Beyond Ukraine, a grim picture

International Herald Tribune, France
Dec 27 2004

Beyond Ukraine, a grim picture

Rachel Denber
Post-Soviet democracy

TASHKENT, Uzbekistan On Sunday, Ukraine’s voters returned to the
polls to elect their president. Ukrainian society’s peaceful
rejection of last month’s manipulated vote and its demand for honest
elections and government accountability made the election a dramatic
break with the Soviet past.

The opposition leader, Viktor Yushchenko, appeared to have a clear
lead, but the very fact that the vote took place was a victory for
civil society. Across much of the former Soviet Union, however, the
picture for democracy and institutions that protect basic freedoms is

On Sunday, people in Uzbekistan, a former Soviet state 3,000
kilometers, or 1,875 miles, east of Kiev, elected a new Parliament.
Few people were watching what happened because there wasn’t much to
see. A victory for the pro-government party was a foregone conclusion
because there were no opposition candidates. The government has
stifled institutions that underpin a free and fair electoral process
– opposition political parties, media freedoms, an open atmosphere
for nongovernmental organizations and freedom of assembly.

This time last year, after reformists in Georgia staged the “Rose
Revolution” that ousted President Eduard Shevardnadze, many wondered
what lessons governments in the region would draw. No leader relishes
political instability. But the question was, what would the region’s
leaders do to avoid it? Would they promote honest elections, greater
accountability, better governance and peaceful transitions of power?
Or would they ignore the issues that cause public discontent, such as
entrenched, widespread corruption, and undermine the political
opposition and democratic institutions in order to retain power at
all costs?

Overwhelmingly, governments in former Soviet states have chosen the
latter path, continuing policies that had started well before the
Georgian revolt. Uzbekistan may be one of the more acute examples of
this trend but it has plenty of company.

Azerbaijan’s fraudulent presidential elections last year led to
political violence, for which the government has imprisoned many
opposition leaders. Public demonstrations in Azerbaijan by people
seeking to express dissident views are nearly impossible.

In Armenia in spring the government tried to use a variety of
arbitrary measures to prevent massive rallies protesting falsified
elections the previous year. The police used excessive force on
demonstrators, raided the headquarters of opposition parties,
arrested a handful of opposition political leaders and rounded up
hundreds of their supporters.

Two months ago the government of Kazakhstan created an unfair playing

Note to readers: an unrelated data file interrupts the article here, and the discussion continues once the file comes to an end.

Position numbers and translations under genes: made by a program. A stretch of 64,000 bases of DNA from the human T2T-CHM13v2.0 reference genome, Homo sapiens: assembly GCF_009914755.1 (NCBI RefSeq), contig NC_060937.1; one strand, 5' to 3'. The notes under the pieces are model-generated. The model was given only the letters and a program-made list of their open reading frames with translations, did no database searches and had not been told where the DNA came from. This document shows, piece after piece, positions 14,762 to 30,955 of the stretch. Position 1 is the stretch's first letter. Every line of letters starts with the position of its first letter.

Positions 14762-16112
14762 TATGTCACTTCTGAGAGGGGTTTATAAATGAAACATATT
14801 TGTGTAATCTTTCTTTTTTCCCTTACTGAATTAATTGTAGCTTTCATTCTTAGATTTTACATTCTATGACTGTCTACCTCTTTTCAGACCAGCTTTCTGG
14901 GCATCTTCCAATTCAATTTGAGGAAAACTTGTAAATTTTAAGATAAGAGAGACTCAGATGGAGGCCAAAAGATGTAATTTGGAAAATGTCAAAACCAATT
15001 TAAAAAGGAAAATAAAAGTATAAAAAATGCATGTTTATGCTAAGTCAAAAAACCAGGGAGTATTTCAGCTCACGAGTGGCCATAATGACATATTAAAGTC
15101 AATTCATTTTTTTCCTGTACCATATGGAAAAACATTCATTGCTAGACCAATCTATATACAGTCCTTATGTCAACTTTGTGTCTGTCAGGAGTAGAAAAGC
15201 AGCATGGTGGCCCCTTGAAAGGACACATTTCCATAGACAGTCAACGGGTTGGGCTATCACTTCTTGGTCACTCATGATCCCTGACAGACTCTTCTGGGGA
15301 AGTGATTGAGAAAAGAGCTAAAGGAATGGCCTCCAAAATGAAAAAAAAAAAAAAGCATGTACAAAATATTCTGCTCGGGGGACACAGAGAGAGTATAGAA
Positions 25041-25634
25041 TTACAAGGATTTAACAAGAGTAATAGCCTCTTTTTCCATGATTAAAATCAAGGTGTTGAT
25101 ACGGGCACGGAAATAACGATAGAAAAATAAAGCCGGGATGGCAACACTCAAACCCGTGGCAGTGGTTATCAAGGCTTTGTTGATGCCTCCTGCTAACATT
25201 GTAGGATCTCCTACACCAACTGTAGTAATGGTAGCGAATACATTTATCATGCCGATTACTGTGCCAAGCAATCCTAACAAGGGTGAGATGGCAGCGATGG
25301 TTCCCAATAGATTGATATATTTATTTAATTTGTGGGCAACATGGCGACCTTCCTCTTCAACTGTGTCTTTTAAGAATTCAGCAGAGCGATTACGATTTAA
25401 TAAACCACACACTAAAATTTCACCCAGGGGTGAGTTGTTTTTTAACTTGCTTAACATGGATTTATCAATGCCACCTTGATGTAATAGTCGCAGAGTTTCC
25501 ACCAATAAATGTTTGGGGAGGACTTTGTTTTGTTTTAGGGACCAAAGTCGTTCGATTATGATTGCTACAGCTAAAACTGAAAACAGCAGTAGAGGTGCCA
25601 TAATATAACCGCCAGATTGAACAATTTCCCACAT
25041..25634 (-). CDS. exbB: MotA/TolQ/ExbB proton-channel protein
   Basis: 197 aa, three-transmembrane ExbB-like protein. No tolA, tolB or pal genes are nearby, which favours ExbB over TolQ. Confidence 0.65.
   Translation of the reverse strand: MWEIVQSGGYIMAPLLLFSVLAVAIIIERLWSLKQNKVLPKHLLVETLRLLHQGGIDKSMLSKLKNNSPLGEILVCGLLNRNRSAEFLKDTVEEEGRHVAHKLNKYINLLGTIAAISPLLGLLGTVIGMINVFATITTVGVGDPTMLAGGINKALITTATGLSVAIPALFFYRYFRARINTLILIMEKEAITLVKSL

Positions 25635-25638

field for the parliamentary vote, resulting in only one opposition
party member gaining a seat in the lower house of legislature. A
couple of weeks ago not a single opposition candidate was elected in
Belarus’s parliamentary vote, after the electoral authorities used a
combination of nonregistration of candidates and polling day fraud to
keep the opposition out.

In Kyrgyzstan, the government has already taken steps to increase its
control over the news media and other civil society institutions
before parliamentary elections in February.

Throughout the region, governments control television and try to
intimidate independent print media through punitive defamation suits
and sheer bullying. In many countries, human rights and other civil
society organizations are the targets of politically motivated tax
inspections. Human rights defenders are unlawfully jailed by the
authorities and subject to violent assaults by unknown attackers.

Russia’s crackdown on civil society has been under way for the past
four years. President Vladimir Putin’s government gradually seized
control over what had been a diverse, if not exactly free, broadcast
media and began using it to promote pro-government political
candidates and vilify the opposition.

Putin himself led a broadside attack on democratic organizations,
accusing them in his “state of the nation” speech of serving foreign
masters rather than the interests of ordinary Russians. Now new
legislation will make the funding of nongovernmental organizations
subject to government review.

In contrast to their response to compromised elections in other parts
of the region, Western countries leaped to the defense of Ukrainians
demanding electoral integrity in Ukraine. For the most part, they
were not cowed by accusations, from Russia and other countries, that
they were meddling. But what would Western leaders have done had it
not been possible for Ukrainians to take to the streets? Would their
defense have been as firm?

Elections in this part of the world are stolen all the time, but
governments get away with it by stifling democratic institutions.
Western leaders need to be every bit as supportive of the other
struggling civil societies in the region, before there is nothing
left to support.

(Rachel Denber is the acting executive director of Human Rights
Watch’s Europe and Central Asia division.)

From: Emil Lazarian | Ararat NewsPress

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